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BOOK REVIEW: The Third Plate by Dan Barber


Reviewed by Victoria Kemmits
Sales & Operations Specialist

In his colorful style and honest approach, decorated chef Dan Barber offers readers a global perspective on local food in The Third Plate. Many people who are aware of the local food movement seldom think beyond the local farmers market and organic label. But using his unique position as a renowned chef and a local-food enthusiast, Barber offers us a chance to think even further about what we eat and why. Does food shape a culture or does culture control the way people eat? He argues, the answer is yes. For thousands of years, cultures were identified by their cuisine. Local flavors and food traditions defined regional identity and personal heritage.

And with that insight and perspective, he gives us a warning. After the Green Revolution and with the unprecedented expansion of industrial agriculture, more than small family farms are being swept away to distant memory. Distinct flavor is a thing of the past in most commercial kitchens. Mealtime traditions in family homes are sacrificed for the sake of doing more, earning more, achieving more. People have lost their sense of place, their knowledge of personal and regional history, and eating has been reduced to the level of fueling a car: energy in for more energy out.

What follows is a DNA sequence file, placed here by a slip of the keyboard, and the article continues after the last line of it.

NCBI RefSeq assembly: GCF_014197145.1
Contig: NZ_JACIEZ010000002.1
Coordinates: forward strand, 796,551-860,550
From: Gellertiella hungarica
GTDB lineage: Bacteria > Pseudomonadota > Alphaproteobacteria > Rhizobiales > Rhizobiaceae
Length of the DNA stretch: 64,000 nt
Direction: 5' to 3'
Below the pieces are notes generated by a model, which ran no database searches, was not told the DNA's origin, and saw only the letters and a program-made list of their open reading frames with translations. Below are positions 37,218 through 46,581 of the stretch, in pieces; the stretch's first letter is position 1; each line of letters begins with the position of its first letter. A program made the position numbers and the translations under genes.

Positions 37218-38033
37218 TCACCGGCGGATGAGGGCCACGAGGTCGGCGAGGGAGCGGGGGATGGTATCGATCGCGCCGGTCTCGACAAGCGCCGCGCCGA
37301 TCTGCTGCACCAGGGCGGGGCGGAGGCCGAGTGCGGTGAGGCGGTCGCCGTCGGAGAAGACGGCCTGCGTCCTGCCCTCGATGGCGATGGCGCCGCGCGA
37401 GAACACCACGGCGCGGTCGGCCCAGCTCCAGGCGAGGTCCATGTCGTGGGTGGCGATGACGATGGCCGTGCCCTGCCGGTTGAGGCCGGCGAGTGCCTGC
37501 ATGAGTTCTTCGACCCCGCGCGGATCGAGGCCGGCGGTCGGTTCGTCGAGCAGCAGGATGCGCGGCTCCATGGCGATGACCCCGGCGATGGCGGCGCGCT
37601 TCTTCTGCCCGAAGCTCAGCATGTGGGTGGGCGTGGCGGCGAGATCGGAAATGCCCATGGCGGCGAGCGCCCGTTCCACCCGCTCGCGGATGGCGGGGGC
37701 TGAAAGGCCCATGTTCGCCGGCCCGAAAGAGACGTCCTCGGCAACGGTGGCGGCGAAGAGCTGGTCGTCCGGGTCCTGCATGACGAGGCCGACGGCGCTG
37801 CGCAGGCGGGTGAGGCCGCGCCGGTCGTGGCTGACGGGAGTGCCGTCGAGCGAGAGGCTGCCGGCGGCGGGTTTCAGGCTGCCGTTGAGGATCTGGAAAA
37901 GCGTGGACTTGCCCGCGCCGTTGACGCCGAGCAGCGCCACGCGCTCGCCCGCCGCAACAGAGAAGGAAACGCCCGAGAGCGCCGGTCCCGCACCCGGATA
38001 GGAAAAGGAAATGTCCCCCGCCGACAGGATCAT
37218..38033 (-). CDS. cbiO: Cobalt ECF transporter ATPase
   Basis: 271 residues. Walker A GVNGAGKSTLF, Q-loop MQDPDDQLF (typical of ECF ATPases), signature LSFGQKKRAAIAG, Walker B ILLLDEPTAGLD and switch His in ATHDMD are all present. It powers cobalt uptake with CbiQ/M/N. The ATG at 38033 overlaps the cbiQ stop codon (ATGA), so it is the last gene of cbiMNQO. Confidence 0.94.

Drawing from examples across the globe, Barber captures small pieces of culture that are still alive and thriving. Starting with the very soil that supports the life we depend on, he visits Klaas and Mary-Howell Martens of Penn Yann, New York, who operate Lakeview Organic Grain, dealers for Albert Lea Seed. After coming to the conclusion that the health of soil must be preserved before agriculture can be successful, the couple built a farm, then a business, and more broadly a whole community, based on nutrition and flavor that is poised to grow and thrive for generations. 

He draws from the experiences of Eduardo Sousa in Spain, who produces coveted jamon pork and goose fois gras without any force-feeding or pen-fattening, in the tradition his family and other farmers in his region have been preserving and perfecting for hundreds of years.

He covers the condition of sea life with the help of Spanish chefs who have been protecting the bluefin tuna population from overfishing in their waters for two thousand years. 

He gives Glenn Roberts of Anson Mills a platform to discuss local seed breeding and how it is crucial for farmers and gardens to look beyond heirloom, to appreciate nutrition and viability as qualities to nurture and protect. 

And finally he turns to his own sphere of influence of Blue Hill Farms and the Stone Barns Center as examples of the responsibility each food consumer has to make choices about the long-term impacts of their food choices.

A worthwhile read for producers and consumers, Barber paints an engaging picture for the culture, community, and future of food.

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